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Uber lobbied Netanyahu, the PMO, ambassadors to overcome objections to legalizing its operations in Israel

A traveler gets in an Uber vehicle at Los Angeles International Airport in Los Angeles, November 13, 2020. (AP Photo/Damian Dovarganes)
A traveler gets in an Uber vehicle at Los Angeles International Airport in Los Angeles, November 13, 2020. (AP Photo/Damian Dovarganes)

Ride-hailing giant Uber sought the help of former ambassadors to Israel and the US and lobbied then-prime minister Benjamin Netanyahu during an ongoing Transportation Ministry investigation into its practices in Israel, a newly released major leak of documents shows.

The ride-sharing company also drafted its own proposed legislation for Knesset approval in its efforts to operate freely in the country amid tough regulations, according to the trove of leaked documents called The Uber Files obtained by British newspaper The Guardian and shared with the International Consortium of Investigative Journalists (ICIJ).

The documents, also made available to Israel’s Shomrim non-profit news organization and its investigative reporter Uri Blau, lay out how the company reached as high up as Netanyahu, who promised to “break the resistance” of then-transportation minister Israel Katz.

Eli Groner, who was at the time the director-general of the Prime Minister’s Office, helped the company tailor its message to the Israeli public and to local media outlets.

Then-prime minister Benjamin Netanyahu and then-finance minister Israel Katz attend the swearing-in of the new government, at the Knesset in Jerusalem, on June 13, 2021. (Olivier Fitoussi/Flash90)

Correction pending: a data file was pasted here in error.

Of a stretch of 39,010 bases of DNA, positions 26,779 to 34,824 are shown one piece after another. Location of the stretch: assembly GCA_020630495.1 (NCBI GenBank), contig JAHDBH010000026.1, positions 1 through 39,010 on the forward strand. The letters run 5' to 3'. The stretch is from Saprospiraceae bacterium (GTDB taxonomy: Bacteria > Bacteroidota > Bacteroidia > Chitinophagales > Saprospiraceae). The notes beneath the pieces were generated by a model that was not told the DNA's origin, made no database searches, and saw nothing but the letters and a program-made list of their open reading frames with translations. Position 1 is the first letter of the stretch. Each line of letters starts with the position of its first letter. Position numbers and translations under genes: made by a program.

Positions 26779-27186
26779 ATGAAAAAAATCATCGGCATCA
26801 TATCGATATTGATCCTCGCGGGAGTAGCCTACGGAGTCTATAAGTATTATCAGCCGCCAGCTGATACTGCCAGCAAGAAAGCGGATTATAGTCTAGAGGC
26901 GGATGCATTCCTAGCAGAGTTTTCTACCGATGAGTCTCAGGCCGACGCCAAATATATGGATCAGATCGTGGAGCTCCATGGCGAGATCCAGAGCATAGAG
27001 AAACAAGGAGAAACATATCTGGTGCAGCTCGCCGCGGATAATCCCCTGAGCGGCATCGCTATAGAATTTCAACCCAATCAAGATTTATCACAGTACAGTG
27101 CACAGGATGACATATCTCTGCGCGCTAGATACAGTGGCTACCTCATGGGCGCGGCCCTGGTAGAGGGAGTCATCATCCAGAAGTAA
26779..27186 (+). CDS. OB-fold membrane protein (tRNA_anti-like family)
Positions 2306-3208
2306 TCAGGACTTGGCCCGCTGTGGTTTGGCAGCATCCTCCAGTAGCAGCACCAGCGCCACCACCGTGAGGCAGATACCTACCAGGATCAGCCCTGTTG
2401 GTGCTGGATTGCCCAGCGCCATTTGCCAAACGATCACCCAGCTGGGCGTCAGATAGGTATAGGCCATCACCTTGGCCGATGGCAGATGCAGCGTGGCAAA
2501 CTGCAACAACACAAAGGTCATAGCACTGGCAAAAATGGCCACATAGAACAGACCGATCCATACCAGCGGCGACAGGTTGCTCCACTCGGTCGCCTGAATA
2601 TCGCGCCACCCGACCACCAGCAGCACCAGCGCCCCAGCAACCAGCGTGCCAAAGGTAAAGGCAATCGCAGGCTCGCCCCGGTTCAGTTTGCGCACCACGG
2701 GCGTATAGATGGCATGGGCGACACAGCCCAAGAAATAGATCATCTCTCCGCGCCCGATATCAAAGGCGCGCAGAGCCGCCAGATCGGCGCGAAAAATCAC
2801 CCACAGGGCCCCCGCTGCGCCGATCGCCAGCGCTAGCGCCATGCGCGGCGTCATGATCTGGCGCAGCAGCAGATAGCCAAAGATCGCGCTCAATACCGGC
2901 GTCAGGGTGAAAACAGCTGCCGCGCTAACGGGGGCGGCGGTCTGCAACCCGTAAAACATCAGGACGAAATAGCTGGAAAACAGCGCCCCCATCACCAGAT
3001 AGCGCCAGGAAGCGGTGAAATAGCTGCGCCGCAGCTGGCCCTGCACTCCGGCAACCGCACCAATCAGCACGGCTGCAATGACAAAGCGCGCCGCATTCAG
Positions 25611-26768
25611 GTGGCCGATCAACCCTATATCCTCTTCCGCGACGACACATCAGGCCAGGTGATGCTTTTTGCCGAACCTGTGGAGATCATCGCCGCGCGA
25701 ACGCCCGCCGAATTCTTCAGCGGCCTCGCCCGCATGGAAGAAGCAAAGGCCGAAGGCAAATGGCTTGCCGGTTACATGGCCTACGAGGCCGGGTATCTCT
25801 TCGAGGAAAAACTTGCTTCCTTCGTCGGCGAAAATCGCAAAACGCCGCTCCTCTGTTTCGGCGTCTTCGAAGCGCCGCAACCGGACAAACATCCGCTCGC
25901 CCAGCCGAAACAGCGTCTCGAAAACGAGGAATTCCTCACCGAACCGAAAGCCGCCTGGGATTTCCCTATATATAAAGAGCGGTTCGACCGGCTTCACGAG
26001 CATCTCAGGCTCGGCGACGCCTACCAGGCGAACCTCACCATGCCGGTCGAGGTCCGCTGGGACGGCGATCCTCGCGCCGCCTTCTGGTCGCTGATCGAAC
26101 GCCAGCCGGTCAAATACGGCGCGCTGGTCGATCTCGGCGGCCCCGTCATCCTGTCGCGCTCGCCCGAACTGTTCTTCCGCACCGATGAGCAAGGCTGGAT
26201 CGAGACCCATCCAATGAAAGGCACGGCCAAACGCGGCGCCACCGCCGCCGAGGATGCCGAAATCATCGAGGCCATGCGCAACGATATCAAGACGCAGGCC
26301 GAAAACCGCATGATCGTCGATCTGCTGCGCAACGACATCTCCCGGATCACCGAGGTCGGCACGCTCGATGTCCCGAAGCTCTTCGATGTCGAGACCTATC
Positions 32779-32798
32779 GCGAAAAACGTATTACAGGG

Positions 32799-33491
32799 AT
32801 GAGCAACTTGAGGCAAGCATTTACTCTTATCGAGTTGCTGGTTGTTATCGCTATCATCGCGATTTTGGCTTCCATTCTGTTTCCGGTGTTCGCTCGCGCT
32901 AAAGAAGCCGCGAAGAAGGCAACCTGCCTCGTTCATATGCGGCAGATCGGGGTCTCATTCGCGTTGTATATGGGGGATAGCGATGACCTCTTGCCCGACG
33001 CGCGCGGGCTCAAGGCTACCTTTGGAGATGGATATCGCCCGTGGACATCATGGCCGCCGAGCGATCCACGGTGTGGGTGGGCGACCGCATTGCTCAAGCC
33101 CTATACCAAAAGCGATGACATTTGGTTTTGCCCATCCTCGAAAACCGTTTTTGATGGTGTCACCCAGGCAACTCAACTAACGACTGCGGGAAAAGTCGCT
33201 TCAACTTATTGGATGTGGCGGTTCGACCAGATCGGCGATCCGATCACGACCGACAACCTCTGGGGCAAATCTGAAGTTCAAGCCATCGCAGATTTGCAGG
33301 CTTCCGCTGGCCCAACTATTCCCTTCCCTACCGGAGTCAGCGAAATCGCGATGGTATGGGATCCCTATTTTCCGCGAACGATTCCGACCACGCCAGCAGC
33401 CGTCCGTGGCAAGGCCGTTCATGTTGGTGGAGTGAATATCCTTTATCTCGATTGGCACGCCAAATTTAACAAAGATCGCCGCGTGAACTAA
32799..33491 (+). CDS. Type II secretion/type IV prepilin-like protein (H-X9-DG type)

The documents in question were shared with 180 journalists from 44 media outlets worldwide, including the Washington Post, Le Monde and the BBC, and detail the ride-sharing giant’s behind-the-scenes operations worldwide.

According to Shomrim, Uber drafted its own bill for the Knesset that would regulate its operations in Israel, and that legislation — with very few tweaks — was submitted to the Knesset three times by three MKs from different parties.

The company briefly operated in 2017 in Israel but was shut down after a court ruling that it could not use private drivers. It recently announced that it intends to rejoin the Israeli market sometime soon.

Globally, according to the Guardian, Uber “flouted laws, duped police, exploited violence against drivers and secretly lobbied governments during its aggressive global expansion.”

Its report says the leak of over 124,000 documents “lays bare the ethically questionable practices that fuelled the company’s transformation into one of Silicon Valley’s most famous exports.”

The documents cover the 2013-17 period, when Uber was run by co-founder Travis Kalanick, who used “brute force” in his efforts to expand the cab-hailing service worldwide, the Guardian writes, “even if that meant breaching laws and taxi regulations.”

In response, Jill Hazelbaker, a spokeswoman for Uber, acknowledges “mistakes” and “missteps” that she says culminated five years ago in “one of the most infamous reckonings in the history of corporate America.”

Uber has since “completely changed how it operates,” she says, noting that Kalanick and other top executives were ousted.

She adds: “We have not and will not make excuses for past behavior that is clearly not in line with our present values.”

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